Priya, a Junior Doctor, shares why she chose to stay in UK and fulfil her duty during COVID-19

"#ClapForNHS and all lovely gestures from people across the nation have boosted the morale of Medical staff. We are doing our best every hour, every minute, and every second of our shift. Unfortunately, sometimes despite our best efforts, we do not get the desired result.

I am Priya, Junior Doctor in one of the Intensive Care Unit in Birmingham, UK.   

Image: Priya in PPE suit

To give a perspective, usually, there is one Intensive Care Unit in each hospital. Each nurse in the ICU looks after one patient as there is so much to do to take care of that one patient, such as dialysis, ventilator, blood samples every hour, etc. In the present situation, because we have a high number of COVID-19 patients, we have had to turn normal wards into intensive care units to expand our capacity. Nurses from other departments have been deployed to help critical care nurses.

When the number of COVID-19 patients started increasing in the UK, my family asked me to return home to Mauritius. I chose not to, firstly, because of my passion for my duty. As a Junior Doctor, I have spent many years of my life studying medicine, and I want to specialize in Infectious Diseases. Hence, I feel now is the time for me to contribute and work hard for my patients. Secondly, I was afraid of hosting Coronavirus myself and flying back to Mauritius only to infect my family. It was a hard decision to make because I am all by myself here and miss home when things get tough at the hospital, and I cannot meet my friends because of the lockdown.  

When I see my patients in the ICU, I sometimes tend to overthink and feel scared. What if something happens to my family and I won’t be there to take care of them. But the next moment I try to calm myself down and focus on what I am here for, and that is to serve people. Quite recently, we lost a young patient. There was pin-drop silence in the coffee room afterward. All of us had such a heavy feeling that I can’t describe in words. Times like these make us feel that despite all our efforts, we couldn’t save the patient. It does make my heart heavy even now while I am talking about it. I took a few minutes for myself and maintained my composure to get back to my other patients.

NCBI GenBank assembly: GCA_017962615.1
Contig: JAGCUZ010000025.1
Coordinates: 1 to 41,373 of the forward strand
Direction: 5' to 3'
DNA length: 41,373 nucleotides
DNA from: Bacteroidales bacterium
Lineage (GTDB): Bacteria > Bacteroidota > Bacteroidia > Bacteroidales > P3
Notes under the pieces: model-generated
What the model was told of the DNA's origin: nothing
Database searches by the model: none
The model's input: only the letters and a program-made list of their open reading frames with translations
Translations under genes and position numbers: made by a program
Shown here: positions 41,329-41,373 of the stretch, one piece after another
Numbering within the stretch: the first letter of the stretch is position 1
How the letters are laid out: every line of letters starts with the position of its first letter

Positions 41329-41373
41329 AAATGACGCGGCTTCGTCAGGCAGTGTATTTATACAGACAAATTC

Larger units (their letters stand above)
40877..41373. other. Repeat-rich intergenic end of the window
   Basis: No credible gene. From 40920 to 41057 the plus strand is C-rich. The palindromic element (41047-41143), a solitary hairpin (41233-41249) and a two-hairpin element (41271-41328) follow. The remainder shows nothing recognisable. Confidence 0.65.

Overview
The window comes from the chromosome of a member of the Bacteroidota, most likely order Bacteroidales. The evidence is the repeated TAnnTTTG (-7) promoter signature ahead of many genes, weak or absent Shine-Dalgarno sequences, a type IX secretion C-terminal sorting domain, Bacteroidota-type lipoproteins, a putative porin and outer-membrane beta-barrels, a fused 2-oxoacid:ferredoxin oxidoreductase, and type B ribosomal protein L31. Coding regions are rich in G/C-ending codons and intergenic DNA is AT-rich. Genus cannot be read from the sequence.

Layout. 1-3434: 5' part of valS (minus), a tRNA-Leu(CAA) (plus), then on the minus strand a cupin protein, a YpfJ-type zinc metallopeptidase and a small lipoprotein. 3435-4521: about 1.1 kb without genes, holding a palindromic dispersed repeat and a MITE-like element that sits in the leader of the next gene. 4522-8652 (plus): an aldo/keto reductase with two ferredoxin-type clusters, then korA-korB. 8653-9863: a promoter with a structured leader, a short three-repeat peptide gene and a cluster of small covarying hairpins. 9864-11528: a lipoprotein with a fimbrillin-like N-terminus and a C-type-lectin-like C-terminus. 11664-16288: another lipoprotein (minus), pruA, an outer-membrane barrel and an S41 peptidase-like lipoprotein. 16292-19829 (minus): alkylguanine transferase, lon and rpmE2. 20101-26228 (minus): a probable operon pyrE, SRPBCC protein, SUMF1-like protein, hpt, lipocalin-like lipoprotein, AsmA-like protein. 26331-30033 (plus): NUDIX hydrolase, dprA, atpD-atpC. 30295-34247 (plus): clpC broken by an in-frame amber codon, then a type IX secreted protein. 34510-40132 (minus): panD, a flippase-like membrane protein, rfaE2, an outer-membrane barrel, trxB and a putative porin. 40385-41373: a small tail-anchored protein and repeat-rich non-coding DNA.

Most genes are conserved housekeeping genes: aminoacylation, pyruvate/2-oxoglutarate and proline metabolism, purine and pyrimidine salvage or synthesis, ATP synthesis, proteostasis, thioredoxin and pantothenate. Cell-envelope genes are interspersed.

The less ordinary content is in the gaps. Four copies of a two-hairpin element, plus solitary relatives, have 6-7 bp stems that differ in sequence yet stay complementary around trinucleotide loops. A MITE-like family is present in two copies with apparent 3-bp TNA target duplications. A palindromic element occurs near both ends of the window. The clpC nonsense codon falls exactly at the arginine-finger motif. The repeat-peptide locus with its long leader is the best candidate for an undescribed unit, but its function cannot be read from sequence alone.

It hits me hard when I see a young patient pass away, when I see elderly people pass away without their cherished ones by their side or when someone is recovering and then suddenly starts to deteriorate. As a Doctor, I must find the right balance. I can’t be too emotionally involved because this can affect my ability to focus. Having said that, as a human being, I must connect with my patients just enough to ensure that I give them the care and support they deserve. Finding the right balance is one challenge I face.

Frontline workers are at greater risk of being infected. Although we are taking all precautionary measures, it doesn’t completely reduce the risk of infection. Wearing PPE gear throughout the shift can be very tiring; many of us wear heavy headgear that includes a fan for a clean supply of air. As a Doctor in the ICU, I need to be on my toes every single moment. However, because of the heavy headgear, other Doctors and Nurses are not clearly audible at times, and communication is key in the ICU. So, things are not easy inside. The headgear is extremely heavy that I get headaches and feel nauseous after wearing them for a longer duration. Hence, I have to remove the headgear every few hours during my shift.

Even with all these challenges, I would say I am very motivated to give my best and take care of my patients.   

I would humbly like to request people to take this seriously. Our situation is not normal. Our lives are not normal. We all need to understand how tough is this phase. Please stay home and take all the necessary precautions. Every action counts to overcome this challenge."

You Humanity pays respect and gratitude to Priya for going above and beyond to contribute towards Humanity.

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